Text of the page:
SSE gets Shetland link OK but Western Isles rejected

UK energy regulator Ofgem said on Tuesday it “is minded” to approve a proposal by SSE’s Scottish and Southern Energy Networks (SSEN) to build a 600MW subsea electricity transmission link from Shetland to mainland Scotland.

But Ofgem said it is minded to reject SSEN’s separate proposal to build a 600MW transmission link to connect the Western Isles to the mainland — but would support an alternative proposal.

The Shetland link would allow new wind farms on Shetland to export renewable electricity to the rest of Great Britain and help ensure security of supply on the islands.

“SSEN estimates the link would cost around £709 million and would be completed in 2024,” said Ofgem.

“Ofgem is consulting on approving the link subject to SSEN demonstrating, by the end of 2019, that the Viking Energy Wind Farm project planned for Shetland has been awarded subsidies through the UK Government’s Contracts for Difference (CfD) auction.

“This would protect consumers from the risk of paying for a link that it is bigger than needed.”

On the Western Isles proposal, the regulator said: “Ofgem is minded to reject SSEN’s separate proposal to build a 600MW transmission link to connect the Western Isles to the mainland based on two Lewis Wind Power wind farm projects being awarded subsidies through the CfD auction because of the risk of consumers paying for a significantly underutilised link

“Ofgem would instead support an alternative proposal that more appropriately protects consumers from the additional costs of funding a potentially significantly underutilised link.

“This could be either a 450MW or 600MW transmission link depending on any revised proposals SSEN put forward.

“SSEN’s initial estimate for the proposed Western Isles 600MW link put the cost at around £663 million, and would be completed in 2023.

“SSEN’s equivalent initial estimate for the 450MW link put the cost at around £617 million.

“Ofgem estimates that the costs to consumers of building the Shetland and Western Isles links could be reduced significantly.

“Ofgem plans to reduce costs by seeking to replicate the outcomes of competition.

“The regulator is minded to use the ‘Competition Proxy’ model, setting the revenue that SSEN can earn from building and operating these links based in part on the regulator’s experience in cutting the costs of connecting offshore wind farms to the grid by tendering the ownership of these links …”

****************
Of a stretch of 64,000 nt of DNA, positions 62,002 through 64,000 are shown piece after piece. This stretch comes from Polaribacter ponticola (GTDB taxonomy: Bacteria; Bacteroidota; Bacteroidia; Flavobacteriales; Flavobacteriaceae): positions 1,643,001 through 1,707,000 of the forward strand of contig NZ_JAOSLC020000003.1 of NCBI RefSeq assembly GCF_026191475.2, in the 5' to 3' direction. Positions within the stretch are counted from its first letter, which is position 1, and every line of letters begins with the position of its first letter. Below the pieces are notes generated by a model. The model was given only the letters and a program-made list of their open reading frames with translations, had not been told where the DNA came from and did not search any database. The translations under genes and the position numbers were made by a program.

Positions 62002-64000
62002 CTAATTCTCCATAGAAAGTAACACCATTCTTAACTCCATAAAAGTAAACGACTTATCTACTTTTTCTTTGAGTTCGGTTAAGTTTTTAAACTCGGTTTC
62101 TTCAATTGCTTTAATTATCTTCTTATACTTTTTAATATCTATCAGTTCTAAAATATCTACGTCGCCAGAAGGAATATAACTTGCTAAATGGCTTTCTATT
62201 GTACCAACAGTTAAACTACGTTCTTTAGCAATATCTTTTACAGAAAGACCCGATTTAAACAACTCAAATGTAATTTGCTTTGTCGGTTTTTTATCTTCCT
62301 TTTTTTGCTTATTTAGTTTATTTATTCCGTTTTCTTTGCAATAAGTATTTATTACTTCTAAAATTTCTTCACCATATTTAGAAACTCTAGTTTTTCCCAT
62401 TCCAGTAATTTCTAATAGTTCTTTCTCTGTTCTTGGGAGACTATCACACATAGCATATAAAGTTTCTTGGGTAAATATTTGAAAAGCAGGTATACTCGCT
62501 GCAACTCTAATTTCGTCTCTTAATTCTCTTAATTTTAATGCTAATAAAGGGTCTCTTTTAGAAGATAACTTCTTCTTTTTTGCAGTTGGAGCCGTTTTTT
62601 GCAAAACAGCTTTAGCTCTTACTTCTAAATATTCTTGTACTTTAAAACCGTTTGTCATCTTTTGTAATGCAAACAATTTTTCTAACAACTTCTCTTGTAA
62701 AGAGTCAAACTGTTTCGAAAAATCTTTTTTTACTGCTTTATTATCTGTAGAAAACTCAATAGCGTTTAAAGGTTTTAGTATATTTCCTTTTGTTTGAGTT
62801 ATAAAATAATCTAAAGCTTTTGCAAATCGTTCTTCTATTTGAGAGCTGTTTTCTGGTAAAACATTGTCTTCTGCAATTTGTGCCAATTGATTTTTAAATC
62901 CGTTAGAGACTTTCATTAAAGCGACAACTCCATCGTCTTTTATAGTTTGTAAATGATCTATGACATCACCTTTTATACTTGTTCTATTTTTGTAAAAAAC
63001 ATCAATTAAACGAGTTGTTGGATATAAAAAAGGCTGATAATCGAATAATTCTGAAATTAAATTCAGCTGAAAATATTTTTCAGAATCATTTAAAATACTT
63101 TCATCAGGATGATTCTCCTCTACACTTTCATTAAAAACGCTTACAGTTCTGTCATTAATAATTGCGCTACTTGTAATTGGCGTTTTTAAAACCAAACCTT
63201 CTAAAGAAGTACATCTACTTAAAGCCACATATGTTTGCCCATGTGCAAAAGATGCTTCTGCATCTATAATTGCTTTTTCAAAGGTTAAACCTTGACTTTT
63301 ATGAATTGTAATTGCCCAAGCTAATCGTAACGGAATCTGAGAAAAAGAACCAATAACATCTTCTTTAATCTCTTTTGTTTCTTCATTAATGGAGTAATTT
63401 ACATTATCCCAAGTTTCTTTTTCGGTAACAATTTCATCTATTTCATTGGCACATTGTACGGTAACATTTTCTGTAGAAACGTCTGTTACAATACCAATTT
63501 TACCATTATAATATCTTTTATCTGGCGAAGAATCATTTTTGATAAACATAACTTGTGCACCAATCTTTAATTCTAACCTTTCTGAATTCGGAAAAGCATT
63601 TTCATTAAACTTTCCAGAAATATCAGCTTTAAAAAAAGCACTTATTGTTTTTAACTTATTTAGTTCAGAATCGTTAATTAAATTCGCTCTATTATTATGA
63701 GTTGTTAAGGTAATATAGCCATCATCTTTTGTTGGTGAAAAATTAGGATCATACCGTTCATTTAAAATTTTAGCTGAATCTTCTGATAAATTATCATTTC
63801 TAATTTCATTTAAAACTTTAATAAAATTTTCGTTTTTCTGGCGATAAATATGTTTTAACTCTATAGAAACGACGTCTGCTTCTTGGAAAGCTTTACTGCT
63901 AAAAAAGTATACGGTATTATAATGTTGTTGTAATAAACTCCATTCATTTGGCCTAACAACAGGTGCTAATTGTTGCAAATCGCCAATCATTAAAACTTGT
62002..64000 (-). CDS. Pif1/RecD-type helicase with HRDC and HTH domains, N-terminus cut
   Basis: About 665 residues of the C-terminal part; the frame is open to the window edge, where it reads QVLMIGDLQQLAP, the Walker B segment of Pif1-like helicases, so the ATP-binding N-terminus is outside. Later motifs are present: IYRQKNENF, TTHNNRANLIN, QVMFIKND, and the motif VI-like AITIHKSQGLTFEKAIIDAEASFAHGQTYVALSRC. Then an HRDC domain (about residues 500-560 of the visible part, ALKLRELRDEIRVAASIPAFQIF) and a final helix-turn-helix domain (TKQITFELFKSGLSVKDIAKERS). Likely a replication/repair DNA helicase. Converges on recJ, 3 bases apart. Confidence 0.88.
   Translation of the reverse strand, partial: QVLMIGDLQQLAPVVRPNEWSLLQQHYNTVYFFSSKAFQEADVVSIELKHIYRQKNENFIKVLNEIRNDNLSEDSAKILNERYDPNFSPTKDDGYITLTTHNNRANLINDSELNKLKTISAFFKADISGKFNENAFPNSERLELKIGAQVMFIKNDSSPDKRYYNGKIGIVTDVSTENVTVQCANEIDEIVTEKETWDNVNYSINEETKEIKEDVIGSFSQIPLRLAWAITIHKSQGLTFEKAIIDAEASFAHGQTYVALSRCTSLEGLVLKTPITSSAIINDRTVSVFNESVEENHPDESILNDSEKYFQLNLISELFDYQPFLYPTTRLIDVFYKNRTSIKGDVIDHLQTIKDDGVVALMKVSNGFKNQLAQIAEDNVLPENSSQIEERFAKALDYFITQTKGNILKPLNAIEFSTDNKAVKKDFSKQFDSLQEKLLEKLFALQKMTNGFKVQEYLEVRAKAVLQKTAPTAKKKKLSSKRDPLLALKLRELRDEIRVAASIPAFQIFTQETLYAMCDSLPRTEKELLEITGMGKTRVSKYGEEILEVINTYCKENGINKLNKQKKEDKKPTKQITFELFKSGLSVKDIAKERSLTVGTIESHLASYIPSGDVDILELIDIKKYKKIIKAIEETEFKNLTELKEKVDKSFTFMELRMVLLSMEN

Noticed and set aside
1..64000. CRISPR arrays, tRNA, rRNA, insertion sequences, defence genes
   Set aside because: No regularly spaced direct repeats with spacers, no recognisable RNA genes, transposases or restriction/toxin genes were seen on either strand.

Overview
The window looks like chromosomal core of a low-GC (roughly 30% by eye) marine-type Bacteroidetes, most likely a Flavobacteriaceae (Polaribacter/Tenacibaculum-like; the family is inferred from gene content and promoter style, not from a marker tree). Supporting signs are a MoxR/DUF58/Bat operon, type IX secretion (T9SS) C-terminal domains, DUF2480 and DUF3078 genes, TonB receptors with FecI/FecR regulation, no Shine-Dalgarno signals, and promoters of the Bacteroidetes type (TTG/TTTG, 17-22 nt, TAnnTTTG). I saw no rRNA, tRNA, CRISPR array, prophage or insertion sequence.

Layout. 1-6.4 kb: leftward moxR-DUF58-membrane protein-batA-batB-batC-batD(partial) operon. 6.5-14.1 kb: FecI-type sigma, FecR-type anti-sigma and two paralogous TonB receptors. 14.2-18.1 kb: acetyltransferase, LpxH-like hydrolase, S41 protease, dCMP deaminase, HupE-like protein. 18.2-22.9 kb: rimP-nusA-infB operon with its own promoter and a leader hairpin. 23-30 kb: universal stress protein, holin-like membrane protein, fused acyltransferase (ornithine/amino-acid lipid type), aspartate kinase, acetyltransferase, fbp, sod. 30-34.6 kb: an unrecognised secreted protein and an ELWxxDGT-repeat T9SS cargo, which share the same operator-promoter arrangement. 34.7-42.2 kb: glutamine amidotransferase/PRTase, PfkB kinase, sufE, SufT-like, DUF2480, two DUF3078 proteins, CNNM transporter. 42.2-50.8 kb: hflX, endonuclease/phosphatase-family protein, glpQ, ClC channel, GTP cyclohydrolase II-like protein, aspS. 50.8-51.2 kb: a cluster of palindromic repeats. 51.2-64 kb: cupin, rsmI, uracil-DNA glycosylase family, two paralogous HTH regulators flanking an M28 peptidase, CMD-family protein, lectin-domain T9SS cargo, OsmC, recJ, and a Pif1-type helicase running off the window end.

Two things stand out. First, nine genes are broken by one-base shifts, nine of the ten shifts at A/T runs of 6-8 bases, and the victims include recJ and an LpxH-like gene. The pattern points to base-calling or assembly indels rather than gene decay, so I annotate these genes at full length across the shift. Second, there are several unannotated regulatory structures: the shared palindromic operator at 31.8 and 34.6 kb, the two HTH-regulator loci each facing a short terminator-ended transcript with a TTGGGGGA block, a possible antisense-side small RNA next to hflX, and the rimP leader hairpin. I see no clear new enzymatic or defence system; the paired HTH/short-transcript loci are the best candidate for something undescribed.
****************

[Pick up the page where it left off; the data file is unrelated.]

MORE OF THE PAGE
Ofgem will make a decision on the business case for the Western Isles and Shetland links in mid-2019.

SSE responded in detail to the Ofgem statements.

Colin Nicol, managing director of Scottish and Southern Electricity Networks, said: “Ofgem’s decision to provisionally approve SSEN’s 600MW proposed transmission link is an important milestone in connecting Shetland to the mainland electricity network and helping to unlock its significant renewables potential.

“There are still a number of steps to be taken before we can proceed with the transmission connection, in particular the requirement for renewable developments to secure CfD support in this year’s auction, and we will continue to engage with key stakeholders during this consultation period.  

“We also await clarity from Ofgem on their assessment of our proposed whole system solution.

“This decision will be important in reducing costs for consumers and securing the best economic case for delivery of renewable development in Shetland and Scotland’s other island groups.”

On the Western Isles statement by Ofgem, Nicol added: “Whilst we welcome Ofgem’s recognition of the need for network reinforcement, we strongly encourage them to reconsider and approve a 600MW link.

“A 450MW link would be short sighted, limiting the potential for community schemes to benefit from renewables expansion. 

“Moving to a 450MW at this late stage also introduces risks and uncertainty which, in turn, could impact on the delivery of a transmission link to the Western Isles.

“We call on Ofgem to look again at the robust, comprehensive analysis that underpins the 600MW investment case and listen to the broad view of stakeholders who strongly support the need for a larger link.”